Deadline looms but few sign up for sewer lines in annexed area
By Barbara Arntsen
Published in News on April 29, 2004 2:06 PM
If residents in the area that Goldsboro recently annexed want sewer service within two years, they better sign up by today.
Not signing up by today doesn't mean that the property owners will have to pay any more for hook-up later, explained City Engineer Terry Gallimore.
"It just means that they might have to wait longer to get service if they decide that they want it," said Gallimore.
The city sent out more than 400 letters to property owners in late March, giving the residents an opportunity to petition for sewer service.
As of Wednesday, only 12 residents had requested sewer service from the city. Most of the residents in the area are on septic tanks.
State law requires a city to inform residents of their right to ask for sewer service, once the City Council has declared its intent to annex the area, and 30 days before the annexation ordinance is passed.
The Goldsboro City Council passed a resolution of intent in February, and put two advertisements in the newspaper during the month of March explaining residents' right to ask for sewer service.
Then the city Engineering Department sent out a letter on March 29, giving residents more time to sign up for the service.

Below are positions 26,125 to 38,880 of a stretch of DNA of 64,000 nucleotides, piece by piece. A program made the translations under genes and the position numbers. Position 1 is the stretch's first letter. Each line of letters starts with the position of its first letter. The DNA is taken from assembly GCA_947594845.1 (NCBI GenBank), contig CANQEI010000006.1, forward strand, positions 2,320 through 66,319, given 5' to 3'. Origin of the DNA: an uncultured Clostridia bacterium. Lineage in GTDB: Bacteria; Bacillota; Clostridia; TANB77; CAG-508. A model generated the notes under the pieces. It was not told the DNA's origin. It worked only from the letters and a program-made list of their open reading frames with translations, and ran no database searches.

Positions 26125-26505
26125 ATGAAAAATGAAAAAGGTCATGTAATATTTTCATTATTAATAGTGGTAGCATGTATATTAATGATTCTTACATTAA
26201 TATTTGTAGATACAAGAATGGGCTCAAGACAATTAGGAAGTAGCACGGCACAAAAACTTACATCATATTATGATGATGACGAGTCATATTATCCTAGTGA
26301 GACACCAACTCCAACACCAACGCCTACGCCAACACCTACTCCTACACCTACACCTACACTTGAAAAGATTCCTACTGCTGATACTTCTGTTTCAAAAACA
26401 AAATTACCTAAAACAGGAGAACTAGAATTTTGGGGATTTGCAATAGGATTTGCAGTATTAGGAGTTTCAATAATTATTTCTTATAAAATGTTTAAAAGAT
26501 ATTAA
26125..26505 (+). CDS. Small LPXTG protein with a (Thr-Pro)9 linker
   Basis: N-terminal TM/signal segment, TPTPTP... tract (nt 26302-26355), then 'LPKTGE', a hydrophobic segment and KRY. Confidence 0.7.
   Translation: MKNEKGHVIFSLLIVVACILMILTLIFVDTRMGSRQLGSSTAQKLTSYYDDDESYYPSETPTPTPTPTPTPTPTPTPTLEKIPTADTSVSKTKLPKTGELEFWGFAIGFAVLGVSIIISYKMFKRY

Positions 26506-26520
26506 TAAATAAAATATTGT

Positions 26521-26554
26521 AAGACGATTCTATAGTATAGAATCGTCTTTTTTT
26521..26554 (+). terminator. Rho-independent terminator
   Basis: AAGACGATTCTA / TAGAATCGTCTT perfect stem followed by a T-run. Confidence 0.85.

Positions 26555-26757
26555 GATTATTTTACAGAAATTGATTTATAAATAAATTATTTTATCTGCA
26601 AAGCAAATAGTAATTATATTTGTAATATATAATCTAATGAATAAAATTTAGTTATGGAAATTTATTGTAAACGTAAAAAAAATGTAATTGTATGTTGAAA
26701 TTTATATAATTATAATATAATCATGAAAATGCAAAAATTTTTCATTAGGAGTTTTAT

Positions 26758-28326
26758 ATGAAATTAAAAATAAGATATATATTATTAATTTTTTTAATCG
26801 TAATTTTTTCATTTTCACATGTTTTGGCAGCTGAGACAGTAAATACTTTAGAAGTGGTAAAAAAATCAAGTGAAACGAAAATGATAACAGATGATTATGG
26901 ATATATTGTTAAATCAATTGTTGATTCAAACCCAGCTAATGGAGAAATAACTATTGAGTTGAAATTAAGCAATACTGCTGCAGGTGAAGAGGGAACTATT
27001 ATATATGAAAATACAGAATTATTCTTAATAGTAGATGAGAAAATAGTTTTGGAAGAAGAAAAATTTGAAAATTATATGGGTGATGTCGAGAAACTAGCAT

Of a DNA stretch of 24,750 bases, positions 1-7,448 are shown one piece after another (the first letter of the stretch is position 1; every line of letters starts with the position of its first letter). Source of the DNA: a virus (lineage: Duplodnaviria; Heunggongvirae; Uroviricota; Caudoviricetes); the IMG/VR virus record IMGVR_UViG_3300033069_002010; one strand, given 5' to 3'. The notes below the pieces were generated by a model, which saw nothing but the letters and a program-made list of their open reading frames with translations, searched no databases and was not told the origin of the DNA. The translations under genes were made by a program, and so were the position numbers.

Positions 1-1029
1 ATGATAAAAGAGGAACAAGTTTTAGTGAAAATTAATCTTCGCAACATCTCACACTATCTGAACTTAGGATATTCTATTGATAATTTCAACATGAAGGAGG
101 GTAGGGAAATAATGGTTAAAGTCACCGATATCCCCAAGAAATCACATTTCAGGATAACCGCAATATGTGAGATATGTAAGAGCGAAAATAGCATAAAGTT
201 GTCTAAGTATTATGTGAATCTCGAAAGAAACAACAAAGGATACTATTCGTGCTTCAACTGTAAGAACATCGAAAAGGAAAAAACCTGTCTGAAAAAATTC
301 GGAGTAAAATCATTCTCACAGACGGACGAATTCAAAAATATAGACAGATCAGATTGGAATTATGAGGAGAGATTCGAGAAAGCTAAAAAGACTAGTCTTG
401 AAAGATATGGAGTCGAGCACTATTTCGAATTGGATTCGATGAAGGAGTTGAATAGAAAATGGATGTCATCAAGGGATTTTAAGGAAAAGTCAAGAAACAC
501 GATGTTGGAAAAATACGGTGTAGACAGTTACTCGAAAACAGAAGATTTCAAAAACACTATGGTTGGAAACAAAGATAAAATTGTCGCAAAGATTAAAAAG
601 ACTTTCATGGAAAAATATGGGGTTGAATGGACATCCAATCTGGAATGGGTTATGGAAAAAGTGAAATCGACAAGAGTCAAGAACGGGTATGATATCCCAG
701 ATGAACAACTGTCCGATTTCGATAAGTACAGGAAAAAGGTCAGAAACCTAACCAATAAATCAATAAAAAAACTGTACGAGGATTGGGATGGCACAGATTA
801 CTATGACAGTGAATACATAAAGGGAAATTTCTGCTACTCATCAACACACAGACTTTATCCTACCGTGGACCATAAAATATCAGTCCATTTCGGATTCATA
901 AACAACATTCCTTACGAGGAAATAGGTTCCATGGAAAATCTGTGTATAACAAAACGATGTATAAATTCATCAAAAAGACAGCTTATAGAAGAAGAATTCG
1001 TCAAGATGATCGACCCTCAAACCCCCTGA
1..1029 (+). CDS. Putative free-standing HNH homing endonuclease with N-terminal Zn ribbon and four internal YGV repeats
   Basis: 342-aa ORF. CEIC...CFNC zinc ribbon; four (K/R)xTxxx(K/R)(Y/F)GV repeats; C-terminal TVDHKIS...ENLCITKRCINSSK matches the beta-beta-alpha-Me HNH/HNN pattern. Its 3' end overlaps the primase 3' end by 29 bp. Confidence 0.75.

Though the city has 12 requests for sewer, it's possible that not all of those 12 property owners want the service. At a neighborhood meeting several weeks ago, a couple of people said they signed up for the service after getting the letter because they thought that they had no choice.
The decision by the Goldsboro council to annex the area has met with strong opposition by more than the majority of residents in the area. The group organized and hired a lawyer to fight the annexation.
In the meantime, the city is proceeding with its plans.
Gallimore explained that the city had to install essential sewer lines when it annexed an area.
The essential lines for this annexation would go along Salem Church Road to Buck Swamp Road and then go left down Buck Swamp Road to the city limits, he said. Any other sewer lines would be installed after people petition to get service.
If the residents of the area decide later to get sewer service, Gallimore says, they may still request it, but it may take awhile before the lines are installed.
"After this deadline, any petition will follow the normal procedure for any city resident requiring sewer service," Gallimore said. "It's prioritized according to availability of funds. If the petition isn't received by the deadline, then the city has no obligation to install the lines within a two-year period."
Gallimore said he didn't think the assessment cost for sewer would change anytime soon.
The current maximum assessment is no more than $17 per square foot, he said. The last increase to that amount was in 1997, before that, it was increased in 1986 to $15 per square foot, Gallimore said.
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